Fact Check: Sen. Sessions Gets It Wrong On Bike Paths in His Hometown

Last week, Sen. Jeff Sessions (R-AL) told Streetsblog freelancer Alice Ollstein that he had good reason to oppose Transportation Enhancements, the program that funds bicycle and pedestrian facilities.

Mobile's local bike group on a ride that stopped at the local bars that accommodate cyclists. Photo: ##http://southernspokes.wordpress.com/2011/08/26/nice-rack-ride/##Southern Spokes##

“I just saw that in my hometown, they stopped construction of a highway because the federal government insisted on bike paths,” Sessions said. “It’s going to delay for over a year and add 10 percent to costs. So I’m very dubious about the mandates of that kind. A lot of the things we’ve been spending money on have not shown themselves to be ‘enhancements.’”

As it happens, Niklas Hallberg of Alabama bicycle blog Southern Spokes sent us the details about this supposed “highway” with bike paths. We’d like to point out five facts that Senator Sessions neglected to mention:

    1. Turns out this “highway” was a local road in Mobile, Zeigler Boulevard, that connects several neighborhoods with a city park and several schools. Local engineers say the road is “ideal” for bike lanes.
    2. It’s a minor detail, but just for the record, the project is a road widening, not new construction.
    3. Let’s be clear about what caused this delay: The city wanted to the feds to pick up 80 percent of the tab for the project but flaunted a federal mandate to consider – that’s right, just consider – bicycle access.
    4. Maybe Sessions knows something the local paper doesn’t, but at the time this article was written (10 days ago) in the Press-Register, it was unclear how long the project would be delayed for the city to go back and redo the plan. But perhaps more importantly, the plans for this road widening have been on the books for about a decade already, so it’s not like this is the first delay it’s faced.
    5. Sessions used the Zeigler Boulevard example to explain why he’s opposed to Transportation Enhancements. It’s true that there are certain, very small pots of money that can only be used for their intended purpose, and that purpose is non-motorized transportation. But that’s not the federal mandate that slipped things up in Mobile. That was a rule that bicycles be considered and, if possible, accommodated, on roadways built with federal dollars. Maybe Sessions opposes all elements of federal support for healthy transportation options, but he should at least learn to tell them apart.

Cycling is growing in Mobile, but it’s got a long way to go. It ranks 228th out of 244 cities for bicycle mode share, with just 0.1 percent of its residents regularly bike-commuting. (That’s 42 residents, give or take.) If the city wants to “catch up to the rest of the country” when it comes to multi-modal transportation, as Niklas of Southern Spokes says he’d like, they’re going to have to start at least complying with the bare minimum requirements for bicycle access.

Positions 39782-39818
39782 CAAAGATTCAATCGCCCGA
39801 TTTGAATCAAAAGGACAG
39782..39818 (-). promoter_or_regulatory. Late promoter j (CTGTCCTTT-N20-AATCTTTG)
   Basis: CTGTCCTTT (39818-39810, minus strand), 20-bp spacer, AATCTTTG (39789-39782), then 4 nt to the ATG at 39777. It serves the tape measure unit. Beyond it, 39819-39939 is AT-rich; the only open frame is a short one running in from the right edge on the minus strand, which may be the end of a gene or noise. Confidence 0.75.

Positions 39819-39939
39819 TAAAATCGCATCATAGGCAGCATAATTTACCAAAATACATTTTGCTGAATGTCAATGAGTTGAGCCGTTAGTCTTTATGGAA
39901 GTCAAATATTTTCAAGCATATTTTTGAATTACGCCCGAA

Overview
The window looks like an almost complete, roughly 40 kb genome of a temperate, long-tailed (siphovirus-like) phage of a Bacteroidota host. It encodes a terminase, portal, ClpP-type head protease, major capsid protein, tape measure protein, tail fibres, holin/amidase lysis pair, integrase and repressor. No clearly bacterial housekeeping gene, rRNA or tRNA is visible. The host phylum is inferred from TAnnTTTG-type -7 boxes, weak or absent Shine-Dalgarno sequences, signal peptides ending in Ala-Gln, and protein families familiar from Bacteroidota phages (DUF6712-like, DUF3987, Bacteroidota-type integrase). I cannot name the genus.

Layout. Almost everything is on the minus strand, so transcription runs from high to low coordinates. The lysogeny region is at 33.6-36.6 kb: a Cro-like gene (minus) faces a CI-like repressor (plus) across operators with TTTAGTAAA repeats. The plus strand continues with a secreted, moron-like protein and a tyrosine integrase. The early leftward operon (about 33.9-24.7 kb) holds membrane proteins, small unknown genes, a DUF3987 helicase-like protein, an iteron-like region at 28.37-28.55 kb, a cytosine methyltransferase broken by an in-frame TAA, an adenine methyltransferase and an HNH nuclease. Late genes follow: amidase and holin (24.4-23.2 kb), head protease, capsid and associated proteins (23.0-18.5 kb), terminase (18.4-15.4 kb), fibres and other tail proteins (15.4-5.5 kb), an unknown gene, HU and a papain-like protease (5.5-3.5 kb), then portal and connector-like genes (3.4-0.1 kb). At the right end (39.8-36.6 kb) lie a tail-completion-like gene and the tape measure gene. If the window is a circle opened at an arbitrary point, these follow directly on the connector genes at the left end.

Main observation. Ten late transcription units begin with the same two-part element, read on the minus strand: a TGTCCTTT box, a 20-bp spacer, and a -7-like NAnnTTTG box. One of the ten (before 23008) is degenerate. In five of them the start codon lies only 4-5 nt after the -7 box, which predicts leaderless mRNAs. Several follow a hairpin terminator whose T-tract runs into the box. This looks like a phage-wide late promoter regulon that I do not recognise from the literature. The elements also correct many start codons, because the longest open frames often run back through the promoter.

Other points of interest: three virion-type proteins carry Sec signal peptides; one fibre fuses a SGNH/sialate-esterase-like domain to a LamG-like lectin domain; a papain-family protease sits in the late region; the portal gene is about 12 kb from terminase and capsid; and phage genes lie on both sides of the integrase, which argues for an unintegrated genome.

• Zman

    The 10% seems to get thrown around very casually these days. Transportation Enhancements are NOT 10% of highway funding. They are 10% of STP Program funding (Surface Transportation Priorities). The total highway spending on Transportation Enhancements is closer to 2%.

  • Very true, @Zman:twitter, and I appreciate your putting that out there. But that’s not the 10% Sessions is referring to. The article confirms his number, that the bike paths would add 10% to the project cost.

  • Nik

    Wow, I didn’t even know about Mobile’s ranking at 228.  It’s pathetic and we have zero snow and ice down here.  Thanks for reporting on it, it can be real tough to be an advocate for anything remotely progressive down here. 

  • Dgoldberg

    Great post. An additional factoid: Mobile adopted a local complete streets policy earlier this year. With their high rankings among obesity and fatality statistics, it was a smart move, and followed similar moves by a half-dozen other cities in that part of Alabama. 

  • Mark P.

    Sen. Sessions has nicely restored building–the GM&O–in his downtown thanks to TE funding. The sad irony is that it is completely inaccessible to pedestrians despite it being a transit hub for the regional transit authority.

  • Gonewest

    Important (albeit cynical) lesson here – with a 0.1% mode share in his city Sessions doesn’t need the truth on his side. It’s enough to make assertions that are plausible to the majority in his constituency.

    It will take something larger than funding allocations to get the city to be more bike friendly. In particular, the voters need to want it.

  • Phillly Bike Coalition

    Can we start compiling the lies that TE opponents are spreading and put them neatly on a webpage that we can easily refer people to?

  • Gonewest

    @ Philly Bike Coalition

    The best example I’ve seen for this is Skeptical Science

    They compiled a list of top arguments used by climate change skeptics and then refuted each one. The rebuttals even come in “basic”, “intermediate” and “advanced” forms depending how much depth you need.

    There are moderated discussion threads on each of the topics.

    They even have apps for iPhone, Android, and Nokia

    http://www.skepticalscience.com/argument.php

  • Grammar!

    Flout, not flaunt.

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